Simon Bridges’ trip to China last year has attracted more attention with recent news that MFAT was not consulted on the trip and of even greater concern that the trip was organised by National MP Jian Yang.
When I look through past posts I see that Yang has featured in a number of them. News broke during the 2017 election campaign that he taught in a Chinese University that concentrated on training Chinese spies and that he was investigated by the SIS for his Chinese Government links. He has admitted that he did teach English to students in China so they could monitor communications and collect information.
His background was not mentioned in his residence application.
Matt Nippert obtained his application for residency and reported this:
Documents released under the Official Information Act (OIA) also show less than a year after leaving China in 1994 he was working at the Australian Parliament on the Senate’s Standing Committee on Foreign Affairs and Trade.
The documents were released this afternoon, on the eve of Winston Peter’s announcement of the formation of a new government, following OIA requests made last month by the Herald.
Yang moved to New Zealand in 1999, becoming a lecturer in political science at the University of Auckland, then entering Parliament on the National Party’s list in 2014. He re-entered Parliament at the recent general election after being placed 33rd on the party’s list.
The documents show Yang referred to his work and study history in China – 15 years in total from 1978 – as solely with “Luoyang University”.
It has subsequently been revealed Yang graduated with an undergraduate degree from military-linked institutions the People’s Liberation Army Air Force Engineering Academy, and later lectured at the elite spy school the Luoyang Foreign Languages Institute.
Yang wanted to help with SIS recruitment and lobbied ministers in a bid to overturn a national security block on a China-born job applicant taking up a sensitive position in the defence force. He was for a while a member of Parliament’s Foreign Affairs, Defence and Trade select committee. There are major issues in relation to both his application for residency and his involvement in New Zealand’s government.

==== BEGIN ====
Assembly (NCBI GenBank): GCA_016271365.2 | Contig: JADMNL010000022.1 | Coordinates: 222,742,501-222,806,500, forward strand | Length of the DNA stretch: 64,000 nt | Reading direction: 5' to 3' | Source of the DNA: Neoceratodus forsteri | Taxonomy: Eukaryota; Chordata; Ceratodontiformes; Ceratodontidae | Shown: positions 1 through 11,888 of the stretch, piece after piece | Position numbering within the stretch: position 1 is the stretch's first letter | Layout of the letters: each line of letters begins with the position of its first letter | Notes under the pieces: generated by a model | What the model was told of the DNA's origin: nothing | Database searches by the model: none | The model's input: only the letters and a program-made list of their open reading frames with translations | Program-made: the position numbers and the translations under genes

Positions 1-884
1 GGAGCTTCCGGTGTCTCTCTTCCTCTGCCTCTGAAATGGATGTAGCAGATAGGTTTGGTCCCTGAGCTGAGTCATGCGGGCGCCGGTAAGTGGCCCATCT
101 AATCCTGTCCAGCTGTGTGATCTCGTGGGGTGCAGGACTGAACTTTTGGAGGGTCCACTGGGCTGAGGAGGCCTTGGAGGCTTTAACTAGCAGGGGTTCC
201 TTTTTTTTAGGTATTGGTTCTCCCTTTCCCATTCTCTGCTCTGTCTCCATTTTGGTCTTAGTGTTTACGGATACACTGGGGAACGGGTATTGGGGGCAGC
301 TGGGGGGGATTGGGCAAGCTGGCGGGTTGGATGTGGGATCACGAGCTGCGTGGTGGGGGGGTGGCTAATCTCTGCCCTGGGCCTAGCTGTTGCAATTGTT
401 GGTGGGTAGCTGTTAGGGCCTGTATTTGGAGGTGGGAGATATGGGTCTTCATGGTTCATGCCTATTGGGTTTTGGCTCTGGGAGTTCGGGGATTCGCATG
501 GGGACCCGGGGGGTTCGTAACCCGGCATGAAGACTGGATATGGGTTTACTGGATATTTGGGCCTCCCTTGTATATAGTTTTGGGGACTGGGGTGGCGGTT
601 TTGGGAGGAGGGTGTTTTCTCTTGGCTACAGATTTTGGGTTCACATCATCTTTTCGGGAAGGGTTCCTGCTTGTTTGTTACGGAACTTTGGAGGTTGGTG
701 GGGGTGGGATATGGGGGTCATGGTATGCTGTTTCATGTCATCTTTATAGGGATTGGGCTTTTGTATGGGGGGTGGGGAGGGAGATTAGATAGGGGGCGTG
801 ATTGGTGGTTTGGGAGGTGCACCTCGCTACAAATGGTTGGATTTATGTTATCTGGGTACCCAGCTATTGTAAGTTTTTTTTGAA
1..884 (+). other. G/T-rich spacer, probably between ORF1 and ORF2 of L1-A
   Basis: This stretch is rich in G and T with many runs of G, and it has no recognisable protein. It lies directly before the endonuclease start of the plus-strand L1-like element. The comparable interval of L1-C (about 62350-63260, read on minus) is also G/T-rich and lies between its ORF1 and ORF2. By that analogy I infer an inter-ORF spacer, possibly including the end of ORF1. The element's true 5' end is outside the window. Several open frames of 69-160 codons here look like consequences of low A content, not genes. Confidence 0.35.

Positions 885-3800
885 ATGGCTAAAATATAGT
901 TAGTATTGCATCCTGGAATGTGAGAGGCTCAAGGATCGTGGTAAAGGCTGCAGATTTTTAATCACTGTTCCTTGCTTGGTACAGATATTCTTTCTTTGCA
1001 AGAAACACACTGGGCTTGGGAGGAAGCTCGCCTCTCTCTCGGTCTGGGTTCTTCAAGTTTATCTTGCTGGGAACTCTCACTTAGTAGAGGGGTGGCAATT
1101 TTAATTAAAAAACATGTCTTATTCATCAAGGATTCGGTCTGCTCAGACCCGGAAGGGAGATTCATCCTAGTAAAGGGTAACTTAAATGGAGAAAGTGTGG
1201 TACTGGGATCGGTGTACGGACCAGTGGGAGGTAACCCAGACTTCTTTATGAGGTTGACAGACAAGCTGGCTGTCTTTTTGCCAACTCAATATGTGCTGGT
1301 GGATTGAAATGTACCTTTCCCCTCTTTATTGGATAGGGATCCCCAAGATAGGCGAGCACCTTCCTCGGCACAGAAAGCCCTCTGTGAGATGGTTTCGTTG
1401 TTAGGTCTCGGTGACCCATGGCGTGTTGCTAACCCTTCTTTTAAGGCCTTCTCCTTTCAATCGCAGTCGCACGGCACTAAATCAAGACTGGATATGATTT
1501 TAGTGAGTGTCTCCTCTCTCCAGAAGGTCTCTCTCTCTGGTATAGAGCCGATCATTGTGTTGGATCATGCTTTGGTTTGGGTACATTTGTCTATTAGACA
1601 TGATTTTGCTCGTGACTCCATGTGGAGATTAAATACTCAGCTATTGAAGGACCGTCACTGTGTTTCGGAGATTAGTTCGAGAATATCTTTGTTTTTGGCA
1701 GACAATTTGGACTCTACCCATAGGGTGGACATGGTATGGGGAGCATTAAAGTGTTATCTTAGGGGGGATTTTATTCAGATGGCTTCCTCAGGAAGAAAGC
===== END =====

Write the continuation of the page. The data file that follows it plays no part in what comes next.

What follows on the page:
But National has been strong supporters of Yang which is not surprising given that they think two Chinese MPs are more valuable than two Indian MPs. And what has happened to the Serious Fraud investigation into the partitioning of a $100,000 donation to hide its source?
So there is some explaining for National to do with recent revelations that Yang organised Bridges trip last year and that MFAT offered to assist but this offer was not accepted. From Harrison Christian in Stuff:
Bridges was criticised for praising the Chinese Communist Party (CCP) in an interview on Chinese state television during the five-day trip in September.
He also came under scrutiny for meeting the person in charge of the country’s secret police, at a time when the CCP was detaining more than a million Uighur Muslims.
Yang’s status and seniority in Chinese circles is evident. Bridges met with Guo Shengkun, head of China’s secret police.
A privilege to be at the Great Hall of the People in Beijing to meet with Guo Shengkun to discuss the many areas our countries have in common and how we can strengthen ties. pic.twitter.com/HpX5yNaI2s— Simon Bridges (@simonjbridges) September 6, 2019
Helen Clark has raised questions about the lack of MFAT involvement in the trip.
When I was NZ Leader of Opposition, provision was made for an annual overseas mission, always organised through @MFATgovtNZ, one assumes because of the potential for impact on NZ foreign relations. Surprising that that practice hasn't been adhered to here: https://t.co/MwbhWoQVSi— Helen Clark (@HelenClarkNZ) January 5, 2020
It will be interesting to see where this goes. And what happens to the Serious Fraud Office investigation.